As of late, she’s not been that hungry. I can eat a Drumstick unmolested by ‘that look’. She started not wanting her morning feed. And then, she coughed up bloody mucous one afternoon.
My dog is dying.
I don’t write this to elicit sympathy. I have gone through all the stages. I’m over it. Because Cricket neither knows, nor cares, that she has a softball sized tumour sitting right above her heart.
She doesn’t know nor care that she is dying. Because as far as she is concerned, none of that matters, not to her.
Before we got this news from our good friend and long time vet (and one of Cricket’s fave people), we had started her trial career. Quite late, as most dogs start at around a year old.
She started at nearly 11. The transition from working ranch dog to trial dog was not an easy one, and it still doesn’t seem to be working out well, but we try. She tends to resent the micromanaging control I need from her during a run, after years of her just hearing ‘get ’em up’, and me just opening gates for her. But, we have managed to muddle through a few trials since last September, got a couple of titles in doing so.
But she still tends to not listen and just go do what she thinks needs to be done. Makes for some interesting wordage, as cursing is a no-no during a run. I’ve learned to use alternative cuss words. And she still ignores me, mostly.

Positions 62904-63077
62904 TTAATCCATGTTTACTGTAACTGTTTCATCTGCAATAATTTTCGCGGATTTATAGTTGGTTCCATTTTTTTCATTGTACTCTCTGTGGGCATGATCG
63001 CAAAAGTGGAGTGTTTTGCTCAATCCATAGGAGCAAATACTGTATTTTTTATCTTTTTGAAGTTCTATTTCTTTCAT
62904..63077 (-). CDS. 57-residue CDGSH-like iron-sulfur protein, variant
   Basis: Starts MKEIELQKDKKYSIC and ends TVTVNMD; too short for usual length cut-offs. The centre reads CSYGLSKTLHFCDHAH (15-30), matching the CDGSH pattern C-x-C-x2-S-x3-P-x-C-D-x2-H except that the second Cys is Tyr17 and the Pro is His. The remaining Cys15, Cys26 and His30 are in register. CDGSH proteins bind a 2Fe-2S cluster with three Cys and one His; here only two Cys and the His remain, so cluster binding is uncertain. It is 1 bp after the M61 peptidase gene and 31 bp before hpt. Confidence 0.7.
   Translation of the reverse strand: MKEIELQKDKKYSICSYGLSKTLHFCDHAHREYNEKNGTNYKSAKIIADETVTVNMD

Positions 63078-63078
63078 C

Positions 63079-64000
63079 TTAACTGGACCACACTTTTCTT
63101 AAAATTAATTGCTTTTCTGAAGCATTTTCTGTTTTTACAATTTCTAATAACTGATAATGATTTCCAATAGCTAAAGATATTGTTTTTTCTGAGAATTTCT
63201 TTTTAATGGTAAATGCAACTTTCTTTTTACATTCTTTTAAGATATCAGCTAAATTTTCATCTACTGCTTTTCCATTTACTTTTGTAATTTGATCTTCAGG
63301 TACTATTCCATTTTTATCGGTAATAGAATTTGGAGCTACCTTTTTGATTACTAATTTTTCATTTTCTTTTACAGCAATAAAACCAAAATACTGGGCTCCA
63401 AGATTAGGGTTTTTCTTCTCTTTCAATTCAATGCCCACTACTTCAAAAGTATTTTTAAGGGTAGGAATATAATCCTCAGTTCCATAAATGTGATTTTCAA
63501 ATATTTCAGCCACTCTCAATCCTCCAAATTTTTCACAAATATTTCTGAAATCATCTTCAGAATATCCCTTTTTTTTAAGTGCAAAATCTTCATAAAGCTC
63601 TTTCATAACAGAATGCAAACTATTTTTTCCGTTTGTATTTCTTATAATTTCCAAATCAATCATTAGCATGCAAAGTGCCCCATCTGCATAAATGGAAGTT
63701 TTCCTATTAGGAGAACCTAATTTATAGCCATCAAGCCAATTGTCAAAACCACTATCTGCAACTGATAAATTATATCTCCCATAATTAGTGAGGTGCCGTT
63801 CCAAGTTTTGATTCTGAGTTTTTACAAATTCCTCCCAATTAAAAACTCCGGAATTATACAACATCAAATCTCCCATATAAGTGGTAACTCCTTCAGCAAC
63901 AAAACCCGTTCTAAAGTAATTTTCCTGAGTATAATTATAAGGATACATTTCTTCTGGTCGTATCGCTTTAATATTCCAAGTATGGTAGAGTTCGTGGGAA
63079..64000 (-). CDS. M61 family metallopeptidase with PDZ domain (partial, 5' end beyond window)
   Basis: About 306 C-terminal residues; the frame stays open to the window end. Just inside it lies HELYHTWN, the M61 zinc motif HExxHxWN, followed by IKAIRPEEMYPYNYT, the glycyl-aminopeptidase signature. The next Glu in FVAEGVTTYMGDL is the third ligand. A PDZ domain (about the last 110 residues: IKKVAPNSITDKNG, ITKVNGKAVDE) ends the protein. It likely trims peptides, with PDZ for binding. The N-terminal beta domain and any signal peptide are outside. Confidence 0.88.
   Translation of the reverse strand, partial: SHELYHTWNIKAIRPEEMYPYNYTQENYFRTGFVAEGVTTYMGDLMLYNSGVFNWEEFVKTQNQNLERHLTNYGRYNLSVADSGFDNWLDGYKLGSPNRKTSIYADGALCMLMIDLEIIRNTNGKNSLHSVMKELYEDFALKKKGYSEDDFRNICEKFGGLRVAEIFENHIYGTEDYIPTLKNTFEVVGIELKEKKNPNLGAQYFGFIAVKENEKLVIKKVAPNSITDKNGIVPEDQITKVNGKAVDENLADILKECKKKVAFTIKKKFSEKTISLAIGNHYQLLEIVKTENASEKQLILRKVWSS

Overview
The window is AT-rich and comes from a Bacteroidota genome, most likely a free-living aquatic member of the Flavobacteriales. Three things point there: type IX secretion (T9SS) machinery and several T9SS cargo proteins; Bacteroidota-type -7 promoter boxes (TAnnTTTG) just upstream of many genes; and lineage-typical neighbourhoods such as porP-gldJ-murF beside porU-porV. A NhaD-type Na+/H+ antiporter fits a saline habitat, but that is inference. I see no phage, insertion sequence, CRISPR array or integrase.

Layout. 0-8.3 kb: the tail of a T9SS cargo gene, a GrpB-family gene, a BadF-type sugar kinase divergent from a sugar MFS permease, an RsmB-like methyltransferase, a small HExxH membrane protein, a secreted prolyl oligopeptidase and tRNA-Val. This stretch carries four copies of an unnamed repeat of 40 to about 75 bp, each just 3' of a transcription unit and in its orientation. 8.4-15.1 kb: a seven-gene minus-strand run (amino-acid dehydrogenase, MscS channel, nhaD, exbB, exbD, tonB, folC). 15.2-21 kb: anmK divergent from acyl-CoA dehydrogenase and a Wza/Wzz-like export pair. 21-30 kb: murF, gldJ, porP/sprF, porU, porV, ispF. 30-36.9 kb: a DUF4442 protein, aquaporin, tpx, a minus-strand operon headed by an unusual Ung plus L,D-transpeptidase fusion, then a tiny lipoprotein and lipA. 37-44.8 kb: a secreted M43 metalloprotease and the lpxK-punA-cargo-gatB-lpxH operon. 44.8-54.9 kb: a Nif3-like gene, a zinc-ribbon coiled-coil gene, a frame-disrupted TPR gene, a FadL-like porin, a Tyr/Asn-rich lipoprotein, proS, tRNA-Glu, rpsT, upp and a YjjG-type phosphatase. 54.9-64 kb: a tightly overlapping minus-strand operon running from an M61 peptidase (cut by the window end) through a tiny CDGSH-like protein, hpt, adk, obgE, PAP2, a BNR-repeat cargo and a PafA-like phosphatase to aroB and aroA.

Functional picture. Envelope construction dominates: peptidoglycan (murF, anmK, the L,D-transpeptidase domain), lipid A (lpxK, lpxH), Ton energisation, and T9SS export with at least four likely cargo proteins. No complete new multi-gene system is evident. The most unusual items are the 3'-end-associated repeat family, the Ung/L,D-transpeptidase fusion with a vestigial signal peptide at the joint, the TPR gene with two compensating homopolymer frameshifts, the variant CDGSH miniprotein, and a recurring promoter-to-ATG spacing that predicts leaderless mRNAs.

Rosie and Cricket pose with their swag from the Idaho Classic Stockdog Trials, May 2017
Just a few days ago, Danny the long yearling bull got a bit stuffy about me trying to keep him from going through a gate I didn’t want him to go through. He thinks he’s a pretty Big Bull on Pasture. Unlucky for him, I had Cricket with me.
We don’t know how long we have left with her. Ryan thought anywhere from a few months, to maybe a year. She’s far too young for this to be the end of the road. I toyed with the idea of maybe getting her into some studies up at OSU (Oregon State), and maybe I will. Otherwise, in a few months we’ll take another series of pictures, see how things are progressing, decide if we will do anything, or nothing. She still has that indomitable spirit, that confidence, that ability to be with me, even when I don’t see her. So long as that is the case, we will just enjoy the time with have with her, and continue to trial her from time to time. Shame that the pup beat her out for the Most Promising Started buckle in Idaho. It only happened because Cricket was being Cricket, She Who Knows What The Bloody Hell She Is Doing And Doesn’t Need Some Dumb Human To Tell Her What To Do.
It cost us the 9 points that would have given us two old bitches the buckle over hubby and the pup. And, it made the people watching laugh.
Dogs just don’t live long enough. But what they do is live every moment, never worrying about what the future holds. I have decided to take my cues from her on that, and just live with her every moment I have left with her.
To all my dog loving pals, I know you’ve been here before, as I have I, and that you wouldn’t have missed it for anything, anything at all.
To that I say, ‘Get ‘em up, old girl!’